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Borderline Personality Disorder is manifested largely through the defense mechanism of splitting. Splitting is vacillating between the extremes of idealization and devaluation. What results from the negative half of splitting, from devaluation, is projection and lack of trust. A.J. Mahari, author, speaker, mental health and life coach, in a video, talks about how the negative thinking experienced in the devaluing half of borderline splitting obliterates idealization and produces a marked shift in the mood and behaviour of the borderline.



Ebooks and Audio Programs © A.J. Mahari

People with Borderline Personality Disorder experience victimization that they think is coming from others that is really projected out on to others from what is the borderline lack of self. It is from this devaluation and projection that people with BPD experience what they perceive to be abandonment and betrayal that warrants or supports what is their own lack of trust to begin with.

Lacking a stable sense of identity or known sense of self people with Borderline Personality Disorder also lack trust. It isn’t possible to have trust or extend trust to others that one does not even have for one’s “self”.

The borderline’s experience of vacillating between extremes of idealization and devaluation only serves to highlight their abandonment fears, distrust, and their negative experience of others and of self through others.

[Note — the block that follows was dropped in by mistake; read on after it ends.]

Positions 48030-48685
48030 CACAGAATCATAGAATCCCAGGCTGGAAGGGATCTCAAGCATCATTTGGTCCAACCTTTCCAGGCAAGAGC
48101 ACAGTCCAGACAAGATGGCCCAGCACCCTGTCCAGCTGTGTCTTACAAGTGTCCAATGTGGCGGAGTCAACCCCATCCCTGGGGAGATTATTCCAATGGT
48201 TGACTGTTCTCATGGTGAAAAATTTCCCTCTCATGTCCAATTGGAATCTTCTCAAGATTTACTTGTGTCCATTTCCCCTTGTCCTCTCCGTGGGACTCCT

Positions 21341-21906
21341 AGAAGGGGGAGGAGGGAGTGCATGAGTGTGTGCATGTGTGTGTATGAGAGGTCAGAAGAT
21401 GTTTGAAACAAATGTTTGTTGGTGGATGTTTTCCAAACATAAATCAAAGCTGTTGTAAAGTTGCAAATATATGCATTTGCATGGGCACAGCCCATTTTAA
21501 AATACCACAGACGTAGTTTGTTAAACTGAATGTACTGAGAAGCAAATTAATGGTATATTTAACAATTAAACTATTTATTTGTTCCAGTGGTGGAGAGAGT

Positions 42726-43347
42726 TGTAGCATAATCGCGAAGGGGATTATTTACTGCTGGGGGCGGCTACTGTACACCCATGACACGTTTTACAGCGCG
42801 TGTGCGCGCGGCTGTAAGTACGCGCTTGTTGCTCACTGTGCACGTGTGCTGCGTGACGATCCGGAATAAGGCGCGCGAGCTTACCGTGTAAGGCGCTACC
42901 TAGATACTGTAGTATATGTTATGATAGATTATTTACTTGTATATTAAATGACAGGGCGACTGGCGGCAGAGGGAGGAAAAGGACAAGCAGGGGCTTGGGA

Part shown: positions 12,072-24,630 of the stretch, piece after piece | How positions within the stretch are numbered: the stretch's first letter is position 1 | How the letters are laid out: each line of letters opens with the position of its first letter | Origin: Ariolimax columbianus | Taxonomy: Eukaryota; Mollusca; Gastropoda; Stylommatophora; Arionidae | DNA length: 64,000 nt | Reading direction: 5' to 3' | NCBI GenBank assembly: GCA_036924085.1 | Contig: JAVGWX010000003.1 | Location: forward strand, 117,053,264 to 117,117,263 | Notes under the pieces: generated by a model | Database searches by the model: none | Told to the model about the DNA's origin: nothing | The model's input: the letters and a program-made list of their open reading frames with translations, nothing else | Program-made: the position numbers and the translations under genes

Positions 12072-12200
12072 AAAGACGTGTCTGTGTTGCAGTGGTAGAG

Those with BPD then experience the very negative devaluation projected out in the form of blame and judgment as being done to them, as coming at them from the person or people that they projected onto in the first place.

This sets up a cycle of perceived victimization that mirrors unresolved victimization from the borderline’s past. It is a recipe for triggering the distress of dysregulated emotions in a high percentage of the efforts of those with BPD to relate to others.




The truth is that what the person with BPD and the loved one on each side of that person with BPD believe just happened is what just happened for them. The person with BPD isn’t aware that they are projecting onto the other person and that it isn’t the other person treating them unfairly or wronging them. They are dissociated from their own projections. And the loved one of the person with BPD
knows what they did or didn’t do or say.

The reality that people with BPD project out triggered dysregulated emotions onto others, attribute their own feelings, thoughts, devaluation and judgment to “other” and then feel “other” is victimizing them originates with the borderline’s inability to hold their own distressing feelings. This cycle of projection also has its roots in the borderline’s repetition compulsions wherein the other person is often lost in the “here and now”. To the person with BPD “now” fades into a time from the past and the person on whom he or she is projecting is no longer visible or seen for who he or she is but rather becomes a person from the borderline’s past with whom there was significant trauma, abandonment, and/or relational rupture with.

People with Borderline Personality Disorder cannot trust others because they do not have a known sense of self of stable identity from which to trust themselves. The less a person with BPD is able to trust him or herself to cope with distress and dysregulated emotion that they do not have the skills to soothe, the more he or she will project onto those around them these intolerable feelings.

© A.J. Mahari, June 19, 2009 – All rights reserved.

A.J. Mahari is a Life Coachwho, among other things, specializes in working with those with BPD and non borderlines. A.J. has 6 years experience as a Life Coach and has coached hundreds of clients from all over the world.

Splitting, Devaluation, Projection, and Lack of Trust in Borderline Personality Disorder